, Volume 38, Issue 12, pp 2063-2071
Date: 31 Oct 2012

Beneficial effects of stress-dose corticosteroid therapy in canines depend on the severity of staphylococcal pneumonia

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The effects of stress-dose corticosteroid therapy were studied in a canine staphylococcal pneumonia model of septic shock.


Immediately following intrabronchial bacterial challenge, purpose-bred beagles were treated with stress doses of desoxycorticosterone (DOC), a mineralocorticoid agonist, and dexamethasone (DEX), a glucocorticoid agonist, or with placebo for 96 h. Oxacillin (30 mg/kg every 8 h) was started 4 h after infection onset. Bacterial dose was titrated to achieve 80–90 % lethality (n = 20) using an adaptive design; additional animals (n = 18) were investigated using the highest bacterial dose.


Initial analysis of all animals (n = 38) demonstrated that the effects of DOC + DEX were significantly altered by bacterial dose (p = 0.04). The treatment effects of DOC + DEX were different in animals administered high or relatively lower bacterial doses in terms of survival (p = 0.05), shock reversal (p = 0.02), interleukin-6 levels (p = 0.02), and temperature (p = 0.01). DOC + DEX significantly improved the above parameters (p ≤ 0.03 for all) and lung injury scores (p = 0.02) after high-dose bacterial challenges, but not after lower challenges (p = not significant for all). Oxacillin trough levels were below the minimum inhibitory concentration of the infecting organism, and DOC + DEX increased the frequency of persistent staphylococcal bacteremia (odds ratio 3.09; 95 % confidence interval 1.05–9.11; p = 0.04).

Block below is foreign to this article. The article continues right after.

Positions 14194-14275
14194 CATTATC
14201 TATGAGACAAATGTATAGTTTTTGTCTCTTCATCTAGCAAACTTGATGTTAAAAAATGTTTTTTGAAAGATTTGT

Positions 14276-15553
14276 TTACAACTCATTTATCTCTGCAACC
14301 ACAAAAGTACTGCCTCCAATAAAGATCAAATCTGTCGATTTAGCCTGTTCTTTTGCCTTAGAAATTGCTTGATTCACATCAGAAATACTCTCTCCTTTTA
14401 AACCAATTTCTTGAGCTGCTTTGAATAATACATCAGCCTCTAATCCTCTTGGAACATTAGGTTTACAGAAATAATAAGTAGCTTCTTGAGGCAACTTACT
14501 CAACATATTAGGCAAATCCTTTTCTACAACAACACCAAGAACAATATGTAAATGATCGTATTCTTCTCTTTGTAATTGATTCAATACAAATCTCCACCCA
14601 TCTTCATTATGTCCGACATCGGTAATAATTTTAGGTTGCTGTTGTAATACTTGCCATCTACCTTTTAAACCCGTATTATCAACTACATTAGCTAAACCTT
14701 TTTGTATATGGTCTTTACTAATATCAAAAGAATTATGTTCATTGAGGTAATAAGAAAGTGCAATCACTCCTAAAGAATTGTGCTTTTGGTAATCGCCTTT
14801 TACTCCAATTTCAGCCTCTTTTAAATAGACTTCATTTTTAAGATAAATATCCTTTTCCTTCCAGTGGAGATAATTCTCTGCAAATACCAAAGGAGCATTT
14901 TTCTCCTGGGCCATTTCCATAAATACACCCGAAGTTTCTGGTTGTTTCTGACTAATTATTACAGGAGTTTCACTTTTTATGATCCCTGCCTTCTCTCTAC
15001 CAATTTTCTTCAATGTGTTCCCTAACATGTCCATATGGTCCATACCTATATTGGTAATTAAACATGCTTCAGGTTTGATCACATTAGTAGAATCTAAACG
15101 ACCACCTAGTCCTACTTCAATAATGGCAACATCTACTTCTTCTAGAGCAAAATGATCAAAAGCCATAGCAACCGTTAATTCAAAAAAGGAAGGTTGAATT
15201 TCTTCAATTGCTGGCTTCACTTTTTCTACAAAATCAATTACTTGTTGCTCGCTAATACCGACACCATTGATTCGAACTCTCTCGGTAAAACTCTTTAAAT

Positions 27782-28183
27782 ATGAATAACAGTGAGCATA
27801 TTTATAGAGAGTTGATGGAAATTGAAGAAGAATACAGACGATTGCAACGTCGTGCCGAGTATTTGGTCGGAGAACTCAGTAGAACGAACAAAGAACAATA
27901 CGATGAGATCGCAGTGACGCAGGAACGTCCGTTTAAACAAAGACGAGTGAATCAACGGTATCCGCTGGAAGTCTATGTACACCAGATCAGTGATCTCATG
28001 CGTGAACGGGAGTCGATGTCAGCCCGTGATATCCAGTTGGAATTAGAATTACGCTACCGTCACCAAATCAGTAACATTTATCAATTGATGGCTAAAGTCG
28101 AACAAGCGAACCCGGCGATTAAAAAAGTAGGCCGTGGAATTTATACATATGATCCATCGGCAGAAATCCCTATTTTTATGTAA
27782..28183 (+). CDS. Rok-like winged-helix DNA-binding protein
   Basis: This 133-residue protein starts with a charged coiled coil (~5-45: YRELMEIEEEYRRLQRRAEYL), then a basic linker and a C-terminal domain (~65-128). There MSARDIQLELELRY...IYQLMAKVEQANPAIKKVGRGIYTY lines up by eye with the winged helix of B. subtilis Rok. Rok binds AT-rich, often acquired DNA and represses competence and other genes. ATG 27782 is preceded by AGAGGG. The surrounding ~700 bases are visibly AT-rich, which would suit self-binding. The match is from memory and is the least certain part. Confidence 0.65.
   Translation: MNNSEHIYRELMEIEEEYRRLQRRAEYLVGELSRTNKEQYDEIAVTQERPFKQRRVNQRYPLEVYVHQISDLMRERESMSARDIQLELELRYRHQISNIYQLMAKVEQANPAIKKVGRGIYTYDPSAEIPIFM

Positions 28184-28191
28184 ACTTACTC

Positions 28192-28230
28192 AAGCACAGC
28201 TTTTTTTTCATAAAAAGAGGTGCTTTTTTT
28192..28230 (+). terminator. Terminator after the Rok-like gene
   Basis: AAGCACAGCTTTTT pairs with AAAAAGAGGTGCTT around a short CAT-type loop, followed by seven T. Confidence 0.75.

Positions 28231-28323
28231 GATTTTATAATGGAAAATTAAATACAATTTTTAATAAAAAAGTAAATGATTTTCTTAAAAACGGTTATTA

Stress-dose corticosteroids were only beneficial in cases of sepsis with high risk for death and even short courses may interfere with host mechanisms of bacterial clearance.

The findings in this study have been partially previously presented as a poster at the Society of Critical Care Medicine 40th Critical Care Congress in San Diego, California (January 2011).